So Happy Together
by Maryanne McFadden
(Hyperion, $24.99) ISBN 978-1-4013-0148-4
****
At 45, Claire is about to embark on a new life: she is engaged to be married, she and Rick will be moving from New Jersey to Arizona. Just before these two major events occur, Claire will be spending the summer on Cape Cod taking a photography seminar, a hobby the history teacher has always dabbled in and now hopes to turn into a second career.

Claire is not entirely settled within herself as she plans to go away, though. She and daughter Amy have been estranged since Amy dropped out of school almost two years ago and Claire's father Joe has been diagnosed with Parkinson's disease, making it increasingly difficult for Claire's mother, Fanny, to care for him at home.

Just before Claire is to leave for Cape Cod, her still-angry daughter appears on the doorstep, pregnant, and Joe and Fanny begin to show signs of needing more care. Reluctantly, Claire drops out of the program to care for her daughter, granddaughter and parents.

Rick's displeasure at this turn of events is no surprise to Claire, nor is she surprised when he postpones the fall wedding. A vacancy in the fall session on Cape Cod provides Claire a second chance at the fabled Cape Cod light and also provides second chances for Amy, new baby Rose, Joe and Fanny, each harboring secrets (except for Rose) that are eating them up and affecting their relationships with those around them.

In Cape Cod, Claire once again experiences disappointment as she learns the workshop focuses on digital photography instead of black and white, her specialty, but she decides to give it a chance and is surprised at the things she learns about herself, her family and her surroundings by looking at things through a different type of lens.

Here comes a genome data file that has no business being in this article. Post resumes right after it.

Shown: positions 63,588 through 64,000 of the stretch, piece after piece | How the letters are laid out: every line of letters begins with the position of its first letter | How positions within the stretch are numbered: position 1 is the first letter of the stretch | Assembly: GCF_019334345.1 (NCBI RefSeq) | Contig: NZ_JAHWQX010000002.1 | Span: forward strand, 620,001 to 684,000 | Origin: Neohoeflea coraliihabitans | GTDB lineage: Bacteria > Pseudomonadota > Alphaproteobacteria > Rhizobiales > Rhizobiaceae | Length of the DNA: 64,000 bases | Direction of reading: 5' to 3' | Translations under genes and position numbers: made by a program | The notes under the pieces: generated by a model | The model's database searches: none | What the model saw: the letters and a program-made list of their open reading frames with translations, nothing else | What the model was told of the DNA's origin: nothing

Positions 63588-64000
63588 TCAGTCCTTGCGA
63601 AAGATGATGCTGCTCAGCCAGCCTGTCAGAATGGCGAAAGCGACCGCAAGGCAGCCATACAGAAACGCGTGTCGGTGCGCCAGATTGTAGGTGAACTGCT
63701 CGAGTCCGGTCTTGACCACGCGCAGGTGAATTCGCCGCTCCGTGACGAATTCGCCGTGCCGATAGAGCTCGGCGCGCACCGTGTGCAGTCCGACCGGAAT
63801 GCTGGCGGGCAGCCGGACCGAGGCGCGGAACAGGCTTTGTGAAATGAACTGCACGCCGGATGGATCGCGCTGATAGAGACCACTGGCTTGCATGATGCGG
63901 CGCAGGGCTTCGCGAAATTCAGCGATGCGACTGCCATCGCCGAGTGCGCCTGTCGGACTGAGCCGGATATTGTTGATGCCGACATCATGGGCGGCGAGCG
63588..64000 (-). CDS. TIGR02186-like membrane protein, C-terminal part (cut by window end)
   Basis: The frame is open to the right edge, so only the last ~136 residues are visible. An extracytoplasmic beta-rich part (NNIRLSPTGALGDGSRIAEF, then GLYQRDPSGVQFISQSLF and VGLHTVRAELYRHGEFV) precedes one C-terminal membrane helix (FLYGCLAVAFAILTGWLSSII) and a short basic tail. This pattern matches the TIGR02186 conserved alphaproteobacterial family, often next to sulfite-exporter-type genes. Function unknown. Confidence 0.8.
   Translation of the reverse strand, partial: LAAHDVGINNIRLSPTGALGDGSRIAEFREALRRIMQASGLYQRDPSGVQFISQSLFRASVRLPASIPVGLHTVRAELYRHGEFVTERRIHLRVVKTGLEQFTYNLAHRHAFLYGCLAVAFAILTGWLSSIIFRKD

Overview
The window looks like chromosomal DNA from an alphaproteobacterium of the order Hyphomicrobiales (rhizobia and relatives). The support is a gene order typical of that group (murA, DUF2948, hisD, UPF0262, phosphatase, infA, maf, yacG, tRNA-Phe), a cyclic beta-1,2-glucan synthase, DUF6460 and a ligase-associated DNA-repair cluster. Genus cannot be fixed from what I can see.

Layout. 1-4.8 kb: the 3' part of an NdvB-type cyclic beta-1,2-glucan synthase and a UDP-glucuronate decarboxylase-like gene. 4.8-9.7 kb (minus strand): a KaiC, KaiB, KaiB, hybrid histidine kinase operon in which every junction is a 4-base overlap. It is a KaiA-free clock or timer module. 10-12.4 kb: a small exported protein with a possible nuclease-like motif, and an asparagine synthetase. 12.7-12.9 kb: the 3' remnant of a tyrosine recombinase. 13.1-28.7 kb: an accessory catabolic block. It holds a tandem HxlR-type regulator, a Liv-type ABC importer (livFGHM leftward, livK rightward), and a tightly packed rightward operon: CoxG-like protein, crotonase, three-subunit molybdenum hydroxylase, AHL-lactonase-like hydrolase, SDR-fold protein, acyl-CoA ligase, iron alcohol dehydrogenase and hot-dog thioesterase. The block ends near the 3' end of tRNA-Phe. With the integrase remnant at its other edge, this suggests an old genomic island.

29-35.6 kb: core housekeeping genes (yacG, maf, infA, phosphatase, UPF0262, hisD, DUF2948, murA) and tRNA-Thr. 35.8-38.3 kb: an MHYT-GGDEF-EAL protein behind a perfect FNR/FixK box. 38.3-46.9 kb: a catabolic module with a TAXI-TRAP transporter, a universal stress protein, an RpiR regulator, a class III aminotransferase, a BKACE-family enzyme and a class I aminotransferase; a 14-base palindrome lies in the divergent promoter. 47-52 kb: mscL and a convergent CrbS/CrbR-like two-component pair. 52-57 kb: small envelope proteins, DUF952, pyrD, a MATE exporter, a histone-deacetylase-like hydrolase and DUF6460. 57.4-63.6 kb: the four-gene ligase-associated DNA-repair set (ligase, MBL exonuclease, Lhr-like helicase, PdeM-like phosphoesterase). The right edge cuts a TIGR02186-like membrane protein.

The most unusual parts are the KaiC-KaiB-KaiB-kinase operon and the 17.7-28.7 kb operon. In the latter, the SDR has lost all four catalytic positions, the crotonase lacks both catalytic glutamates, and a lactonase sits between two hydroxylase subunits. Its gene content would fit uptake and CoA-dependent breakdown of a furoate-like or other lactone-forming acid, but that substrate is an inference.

Told mainly from Claire's point of view, but also from Joe's, Fanny's and Amy's, many secrets begin to emerge, secrets that have held the keepers, and those around them, back many times with anger, fear and frustration.

Cape Cod is able to work its magic on each member of Claire's family, including Claire, as they learn to let go, heal and fall in love again. For Claire, who often puts others and their needs ahead of hers, it may take a bit longer, but when she least expects it, her life takes on a new focus. Claire's transition from black and white photography to digital and her ability to synthesize the two techniques becomes a metaphor for the life she thinks she wants to live and the life she is meant to live.

History and marine life intertwine with Claire's story, adding depth and providing a project on which she can focus, providing a surprise that will take her life in new, unimagined directions.

--Jennifer Monahan Winberry


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